The Tears of Sovereignty: Perspectives of Power in Renaissance Drama

The Tears of Sovereignty: Perspectives of Power in Renaissance Drama

The Tears of Sovereignty: Perspectives of Power in Renaissance Drama

The Tears of Sovereignty: Perspectives of Power in Renaissance Drama

Synopsis

A comparative study of the representation of sovereignty in paradigmatic plays of early modernity, The Tears of Sovereignty argues that the great playwrights of the period - William Shakespeare, Lope de Vega, and Calderon de la Barca - reconstitute the metaphors through which contemporary theorists continue to conceive the problems of sovereignty. The book focuses in particular on the ways the logics of these metaphors inform sovereignty's conceptualization as a "body of power." Eachchapter is organized around a key tropological operation performed on that "body," from the analogical relations invoked in Richard II, through the metaphorical transfers staged in Measure for Measure to the autoimmune resistances they produce in Lope's Fuenteovejuna, and, finally, the allegorical returns of Calderon's Life is a Dream and Shakespeare's The Winter's Tale. The "tears" of sovereignty are the exegetical tropes produced and performed on the English stages and Spanish corrales ofthe seventeenth century through which we continue to view sovereignty today.

Excerpt

… as though literature, theater, deceit, infidelity, hypocrisy, infelicity,
parasitism, and the simulation of real life were not part of real life!

—Jacques Derrida, Limited Inc., 90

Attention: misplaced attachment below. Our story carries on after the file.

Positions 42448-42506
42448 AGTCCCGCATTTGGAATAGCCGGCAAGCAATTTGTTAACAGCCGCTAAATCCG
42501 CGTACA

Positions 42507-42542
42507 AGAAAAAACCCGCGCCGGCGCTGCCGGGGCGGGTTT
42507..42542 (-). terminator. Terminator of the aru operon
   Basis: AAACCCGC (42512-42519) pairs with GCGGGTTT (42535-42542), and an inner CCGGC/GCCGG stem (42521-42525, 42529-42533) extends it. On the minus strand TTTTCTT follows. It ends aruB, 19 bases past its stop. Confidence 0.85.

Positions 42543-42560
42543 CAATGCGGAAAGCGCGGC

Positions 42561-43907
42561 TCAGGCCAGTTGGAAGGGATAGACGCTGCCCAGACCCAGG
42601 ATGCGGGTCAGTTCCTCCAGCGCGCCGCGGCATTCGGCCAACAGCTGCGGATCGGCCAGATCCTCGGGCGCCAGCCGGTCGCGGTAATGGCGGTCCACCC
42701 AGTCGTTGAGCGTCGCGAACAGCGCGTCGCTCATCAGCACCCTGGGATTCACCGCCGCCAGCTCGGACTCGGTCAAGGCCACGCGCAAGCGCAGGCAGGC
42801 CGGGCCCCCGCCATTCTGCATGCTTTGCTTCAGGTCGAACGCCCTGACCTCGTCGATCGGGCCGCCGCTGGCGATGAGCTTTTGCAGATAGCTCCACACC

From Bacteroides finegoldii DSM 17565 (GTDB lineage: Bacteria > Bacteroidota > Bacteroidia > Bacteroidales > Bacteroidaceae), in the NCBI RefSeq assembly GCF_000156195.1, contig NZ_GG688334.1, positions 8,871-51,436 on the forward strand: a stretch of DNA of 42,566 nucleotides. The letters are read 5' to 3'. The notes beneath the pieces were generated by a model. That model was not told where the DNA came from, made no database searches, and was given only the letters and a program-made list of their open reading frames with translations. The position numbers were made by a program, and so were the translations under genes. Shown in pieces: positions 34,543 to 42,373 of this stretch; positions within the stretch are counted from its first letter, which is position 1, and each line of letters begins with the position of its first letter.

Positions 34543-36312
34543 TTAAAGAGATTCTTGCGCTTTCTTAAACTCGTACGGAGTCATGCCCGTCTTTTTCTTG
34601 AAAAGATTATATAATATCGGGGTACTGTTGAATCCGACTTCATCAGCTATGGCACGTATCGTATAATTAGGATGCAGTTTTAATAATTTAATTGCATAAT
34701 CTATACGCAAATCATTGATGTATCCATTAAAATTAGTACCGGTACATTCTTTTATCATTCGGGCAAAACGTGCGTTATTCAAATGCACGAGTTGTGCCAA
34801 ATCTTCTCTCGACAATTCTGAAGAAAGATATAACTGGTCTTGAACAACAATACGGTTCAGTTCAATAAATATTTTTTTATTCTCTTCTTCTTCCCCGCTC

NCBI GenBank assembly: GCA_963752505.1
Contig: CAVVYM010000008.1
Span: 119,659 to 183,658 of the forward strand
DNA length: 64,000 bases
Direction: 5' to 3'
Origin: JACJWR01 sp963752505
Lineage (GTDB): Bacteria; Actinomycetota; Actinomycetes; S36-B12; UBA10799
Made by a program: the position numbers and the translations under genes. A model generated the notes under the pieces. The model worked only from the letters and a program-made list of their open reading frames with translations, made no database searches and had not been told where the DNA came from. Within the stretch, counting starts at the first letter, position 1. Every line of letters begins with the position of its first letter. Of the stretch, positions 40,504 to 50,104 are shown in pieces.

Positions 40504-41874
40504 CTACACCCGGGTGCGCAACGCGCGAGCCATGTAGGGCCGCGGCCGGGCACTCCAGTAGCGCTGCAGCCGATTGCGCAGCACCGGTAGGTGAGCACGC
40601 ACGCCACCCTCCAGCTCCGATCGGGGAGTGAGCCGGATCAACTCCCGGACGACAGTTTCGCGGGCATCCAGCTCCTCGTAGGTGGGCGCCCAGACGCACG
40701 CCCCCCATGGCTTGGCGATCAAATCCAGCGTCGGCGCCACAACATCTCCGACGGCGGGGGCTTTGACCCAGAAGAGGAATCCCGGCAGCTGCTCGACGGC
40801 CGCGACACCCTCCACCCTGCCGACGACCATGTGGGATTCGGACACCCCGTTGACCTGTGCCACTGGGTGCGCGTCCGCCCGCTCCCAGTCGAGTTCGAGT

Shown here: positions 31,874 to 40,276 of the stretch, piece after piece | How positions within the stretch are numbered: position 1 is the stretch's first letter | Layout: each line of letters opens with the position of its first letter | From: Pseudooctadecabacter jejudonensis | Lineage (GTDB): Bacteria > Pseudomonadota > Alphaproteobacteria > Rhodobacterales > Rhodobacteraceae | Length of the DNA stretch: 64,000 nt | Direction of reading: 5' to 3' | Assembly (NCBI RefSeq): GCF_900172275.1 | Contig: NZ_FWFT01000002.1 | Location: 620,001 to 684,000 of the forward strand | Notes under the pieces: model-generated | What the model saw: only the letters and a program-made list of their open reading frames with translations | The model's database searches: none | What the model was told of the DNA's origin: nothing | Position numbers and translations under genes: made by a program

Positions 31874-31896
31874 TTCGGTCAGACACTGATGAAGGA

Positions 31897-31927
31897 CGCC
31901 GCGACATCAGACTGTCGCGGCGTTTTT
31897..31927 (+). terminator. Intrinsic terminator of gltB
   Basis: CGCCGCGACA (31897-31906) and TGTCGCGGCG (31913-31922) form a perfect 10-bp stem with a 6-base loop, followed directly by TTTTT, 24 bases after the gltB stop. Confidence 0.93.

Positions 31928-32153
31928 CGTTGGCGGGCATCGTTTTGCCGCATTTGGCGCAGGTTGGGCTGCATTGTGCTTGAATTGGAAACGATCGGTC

Sovereignty Is Burning

On December 1,1613, England’s King James I ordered that a book, A Defense of the Catholic Faith against the Errors of the Anglican Sect (Defensio fidei), by the Jesuit theologian and philosopher Francisco Suárez, be burned in front of Saint Paul’s Cathedral in London. The Spanish Ambassador to England, Diego Sarmiento de Acuña (Count of Gondomar), described the scene to Spain’s King, Philip III, in the following letter:

[T]oday at noon, by order of the Archbishop of Canterbury who has
jurisdiction over London, a minister preached in the cemetery of St.
Paul’s Church and in the midst of his sermon produced the book of
Father Suarez together with one of Becan [the Jesuit Van de Beeck]
and one of Scioppius. After he had informed the people of the
contents, he pitched the books down from the height of his pulpit
and ordered them to be burned. Immediately on the spot two sacks
of books were thrown into the flames.

Prior to this event, a series of diplomatic exchanges between the English and Spanish courts had led up to James’s order to burn Suárez’s Defense. As Suárez’s biographer, Joseph Fichter, recounts,

For almost two years the English ambassador at the court of Philip
III in Madrid knew of the impending attack, and like a reliable
military scout kept his monarch informed. If the element of surprise
was thus eliminated from Suarez’ assault, that of anxiety was steadily
increased, and when it was finally accomplished it spread like the
shrapnel of a high explosive in the camp of the enemy.

Suárez’s book landed in England like a bomb, not only challenging Royalist claims that James’s power was directly derived from God but . . .

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